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Tainted persons as ministers okay: Centre
December 08, 2004 15:23 IST
Last Updated: December 08, 2004 18:48 IST
The Centre has stated before the Supreme Court that it is the prime minister's prerogative to decide which member of Parliament to include in his council of ministers and that the President has no choice but to accept the decision.
The home ministry said this in an affidavit responding to an SC notice on a review petition filed by one Manoj Narula challenging the inclusion of Mohammed Taslimuddin, M A A Fatmi and Jai Prakash Yadav on the ground that criminal cases are pending against them.
"Once a person is a member of Parliament, he is entitled to be in the council of ministers if the prime minister so decides," the affidavit said.
"It is respectfully submitted that the President would have no option but to appoint as prime minister the person who commands the support of the majority in the House. Equally, the prime minister has the discretion to select his council of ministers, and persons so selected are required to be appointed by the President as being part of the council of ministers," the ministry said.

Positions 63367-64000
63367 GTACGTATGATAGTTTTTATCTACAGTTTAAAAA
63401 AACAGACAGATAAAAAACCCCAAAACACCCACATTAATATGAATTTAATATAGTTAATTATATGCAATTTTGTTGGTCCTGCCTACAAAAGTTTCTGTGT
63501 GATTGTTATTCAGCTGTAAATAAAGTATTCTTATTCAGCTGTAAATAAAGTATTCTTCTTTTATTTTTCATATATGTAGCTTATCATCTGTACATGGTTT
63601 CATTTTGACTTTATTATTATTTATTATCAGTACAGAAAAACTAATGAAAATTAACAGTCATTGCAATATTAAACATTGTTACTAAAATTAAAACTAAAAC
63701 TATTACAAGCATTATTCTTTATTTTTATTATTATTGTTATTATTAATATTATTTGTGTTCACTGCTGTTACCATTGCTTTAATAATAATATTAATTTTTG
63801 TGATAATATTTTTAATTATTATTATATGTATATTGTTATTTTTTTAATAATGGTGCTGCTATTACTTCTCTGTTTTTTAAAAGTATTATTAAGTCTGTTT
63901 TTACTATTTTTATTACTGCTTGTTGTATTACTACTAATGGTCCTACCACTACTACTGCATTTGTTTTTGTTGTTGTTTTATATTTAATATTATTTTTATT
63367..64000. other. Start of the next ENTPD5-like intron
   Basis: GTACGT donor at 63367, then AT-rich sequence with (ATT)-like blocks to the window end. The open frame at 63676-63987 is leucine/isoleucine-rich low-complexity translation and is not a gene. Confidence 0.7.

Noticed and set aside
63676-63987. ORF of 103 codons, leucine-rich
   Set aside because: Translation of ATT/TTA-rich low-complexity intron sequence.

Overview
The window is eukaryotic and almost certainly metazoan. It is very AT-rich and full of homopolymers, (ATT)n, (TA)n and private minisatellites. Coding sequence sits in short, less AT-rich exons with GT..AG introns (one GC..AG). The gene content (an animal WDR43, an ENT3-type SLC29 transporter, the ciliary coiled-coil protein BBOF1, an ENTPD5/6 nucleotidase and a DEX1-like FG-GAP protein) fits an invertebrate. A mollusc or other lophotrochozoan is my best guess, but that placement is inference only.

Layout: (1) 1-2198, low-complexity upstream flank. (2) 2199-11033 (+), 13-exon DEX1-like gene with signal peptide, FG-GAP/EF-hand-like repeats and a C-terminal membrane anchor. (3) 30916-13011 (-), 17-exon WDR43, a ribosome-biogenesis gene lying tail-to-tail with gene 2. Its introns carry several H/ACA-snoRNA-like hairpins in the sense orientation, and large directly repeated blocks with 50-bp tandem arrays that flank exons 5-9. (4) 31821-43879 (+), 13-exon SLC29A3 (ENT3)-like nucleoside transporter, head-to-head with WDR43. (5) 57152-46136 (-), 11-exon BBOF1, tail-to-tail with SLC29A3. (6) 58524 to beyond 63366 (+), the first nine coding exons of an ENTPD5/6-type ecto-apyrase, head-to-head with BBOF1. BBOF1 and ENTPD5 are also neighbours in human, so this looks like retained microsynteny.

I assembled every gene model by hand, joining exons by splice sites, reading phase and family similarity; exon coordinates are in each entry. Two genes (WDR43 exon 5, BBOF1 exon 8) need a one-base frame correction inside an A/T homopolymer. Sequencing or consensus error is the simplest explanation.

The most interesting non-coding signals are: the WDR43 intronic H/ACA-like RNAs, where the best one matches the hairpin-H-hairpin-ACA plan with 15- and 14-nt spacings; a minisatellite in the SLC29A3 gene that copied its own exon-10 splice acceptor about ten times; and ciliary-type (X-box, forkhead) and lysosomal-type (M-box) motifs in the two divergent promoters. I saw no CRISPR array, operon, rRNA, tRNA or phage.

The affidavit said, "There is, at present, a coalition government which has formed the UPA and there are various parties which are part of the present government.
"The MPs of such parties would be required to be considered for inclusion in the council of ministers, if the parties so desire and the ultimate decision is taken by the prime minister while selecting his council of ministers."
Taking note of the debate in Parliament on "tainted" ministers, the SC on July 16 had dismissed Narula's petition seeking a ban on inclusion of such persons in the council of ministers.
"The matter is being debated in Parliament. We will see if Parliament comes out with a legislation on this issue," the court had said.
However, on September 24, the SC issued notice to the Congress-led government on Narula's petition stating that Parliament did not debate on the issue.
The home ministry, in its affidavit, said the SC on July 16 "rightly did not entertain the petition because the matter essentially fell within the province of Parliament and was required to be looked into by Parliament.
"The only reason why the discussion on this issue did not take place in the concerned session was because the session was disrupted by members of the Opposition."
The affidavit added, "As and when the occasion arises, the matter will certainly be considered and debated in Parliament because ultimately in a system of parliamentary democracy it is for Parliament to consider these issues."
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